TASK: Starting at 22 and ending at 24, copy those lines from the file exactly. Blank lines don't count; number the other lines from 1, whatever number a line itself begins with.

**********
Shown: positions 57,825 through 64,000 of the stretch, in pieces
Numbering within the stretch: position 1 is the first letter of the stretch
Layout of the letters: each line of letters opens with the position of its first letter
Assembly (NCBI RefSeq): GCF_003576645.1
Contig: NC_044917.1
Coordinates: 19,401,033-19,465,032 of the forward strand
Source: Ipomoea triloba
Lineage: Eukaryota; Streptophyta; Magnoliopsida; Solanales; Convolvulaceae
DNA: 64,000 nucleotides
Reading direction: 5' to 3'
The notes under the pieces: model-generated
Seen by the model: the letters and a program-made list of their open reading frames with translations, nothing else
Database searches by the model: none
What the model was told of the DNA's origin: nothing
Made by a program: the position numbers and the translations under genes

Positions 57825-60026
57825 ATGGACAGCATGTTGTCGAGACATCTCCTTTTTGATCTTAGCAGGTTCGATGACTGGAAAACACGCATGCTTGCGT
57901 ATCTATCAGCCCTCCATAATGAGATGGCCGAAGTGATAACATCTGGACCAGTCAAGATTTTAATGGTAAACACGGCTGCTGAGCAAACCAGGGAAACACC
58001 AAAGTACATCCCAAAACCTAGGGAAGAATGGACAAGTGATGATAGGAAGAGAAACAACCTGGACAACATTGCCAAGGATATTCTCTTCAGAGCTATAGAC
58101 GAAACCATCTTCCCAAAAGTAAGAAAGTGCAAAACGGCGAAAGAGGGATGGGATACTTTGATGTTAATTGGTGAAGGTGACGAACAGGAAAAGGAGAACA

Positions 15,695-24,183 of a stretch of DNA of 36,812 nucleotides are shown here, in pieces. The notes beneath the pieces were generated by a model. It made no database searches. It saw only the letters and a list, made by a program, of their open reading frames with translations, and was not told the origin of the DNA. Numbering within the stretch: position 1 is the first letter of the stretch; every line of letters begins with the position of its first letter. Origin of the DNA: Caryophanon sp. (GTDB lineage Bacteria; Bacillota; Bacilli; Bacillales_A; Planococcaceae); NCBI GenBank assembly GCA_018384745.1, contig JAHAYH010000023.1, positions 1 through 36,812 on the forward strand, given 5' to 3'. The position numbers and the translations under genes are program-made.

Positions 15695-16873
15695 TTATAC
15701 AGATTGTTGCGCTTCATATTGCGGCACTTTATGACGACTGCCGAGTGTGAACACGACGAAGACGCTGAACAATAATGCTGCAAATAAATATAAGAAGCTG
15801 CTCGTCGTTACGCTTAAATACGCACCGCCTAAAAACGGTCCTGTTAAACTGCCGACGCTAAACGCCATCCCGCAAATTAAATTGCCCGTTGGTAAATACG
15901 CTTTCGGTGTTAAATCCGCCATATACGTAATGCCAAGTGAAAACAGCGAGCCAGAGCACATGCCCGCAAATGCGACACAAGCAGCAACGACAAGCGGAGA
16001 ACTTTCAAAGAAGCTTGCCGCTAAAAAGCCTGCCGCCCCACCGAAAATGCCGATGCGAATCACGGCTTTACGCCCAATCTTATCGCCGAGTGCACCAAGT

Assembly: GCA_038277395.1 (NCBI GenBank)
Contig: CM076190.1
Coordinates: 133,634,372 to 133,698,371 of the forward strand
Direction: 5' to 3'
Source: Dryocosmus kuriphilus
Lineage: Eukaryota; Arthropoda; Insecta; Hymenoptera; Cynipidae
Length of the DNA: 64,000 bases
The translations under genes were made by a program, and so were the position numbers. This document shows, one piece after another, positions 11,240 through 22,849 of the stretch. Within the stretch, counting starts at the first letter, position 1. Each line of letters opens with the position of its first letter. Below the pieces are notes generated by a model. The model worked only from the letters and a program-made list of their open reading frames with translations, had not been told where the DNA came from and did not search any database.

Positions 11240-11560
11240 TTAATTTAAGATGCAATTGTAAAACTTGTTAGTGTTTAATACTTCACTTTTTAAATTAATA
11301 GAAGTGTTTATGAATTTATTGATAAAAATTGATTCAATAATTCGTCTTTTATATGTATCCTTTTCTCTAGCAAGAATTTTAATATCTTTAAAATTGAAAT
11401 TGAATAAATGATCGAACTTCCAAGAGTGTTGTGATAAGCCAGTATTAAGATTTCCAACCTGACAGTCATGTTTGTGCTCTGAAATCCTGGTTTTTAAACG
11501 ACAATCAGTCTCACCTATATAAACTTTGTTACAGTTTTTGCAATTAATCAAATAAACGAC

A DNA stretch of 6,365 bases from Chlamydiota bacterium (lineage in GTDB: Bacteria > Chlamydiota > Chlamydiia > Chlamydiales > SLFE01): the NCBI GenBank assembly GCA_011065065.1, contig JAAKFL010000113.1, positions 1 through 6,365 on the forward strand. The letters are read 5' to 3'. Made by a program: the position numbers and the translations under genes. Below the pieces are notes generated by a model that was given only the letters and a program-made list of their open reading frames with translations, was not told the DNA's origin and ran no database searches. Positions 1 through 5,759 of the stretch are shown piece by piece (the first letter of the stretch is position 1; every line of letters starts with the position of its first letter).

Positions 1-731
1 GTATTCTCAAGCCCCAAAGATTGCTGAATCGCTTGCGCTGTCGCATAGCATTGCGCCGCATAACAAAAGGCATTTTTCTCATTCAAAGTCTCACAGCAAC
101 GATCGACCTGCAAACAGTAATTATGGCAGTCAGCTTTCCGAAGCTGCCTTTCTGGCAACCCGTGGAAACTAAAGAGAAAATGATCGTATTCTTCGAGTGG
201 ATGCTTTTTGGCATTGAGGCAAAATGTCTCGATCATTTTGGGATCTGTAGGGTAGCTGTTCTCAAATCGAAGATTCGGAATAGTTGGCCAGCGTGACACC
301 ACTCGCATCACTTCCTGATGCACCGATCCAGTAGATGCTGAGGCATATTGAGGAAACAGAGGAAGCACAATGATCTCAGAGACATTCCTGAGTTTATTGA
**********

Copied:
Positions 15695-16873
15695 TTATAC
15701 AGATTGTTGCGCTTCATATTGCGGCACTTTATGACGACTGCCGAGTGTGAACACGACGAAGACGCTGAACAATAATGCTGCAAATAAATATAAGAAGCTG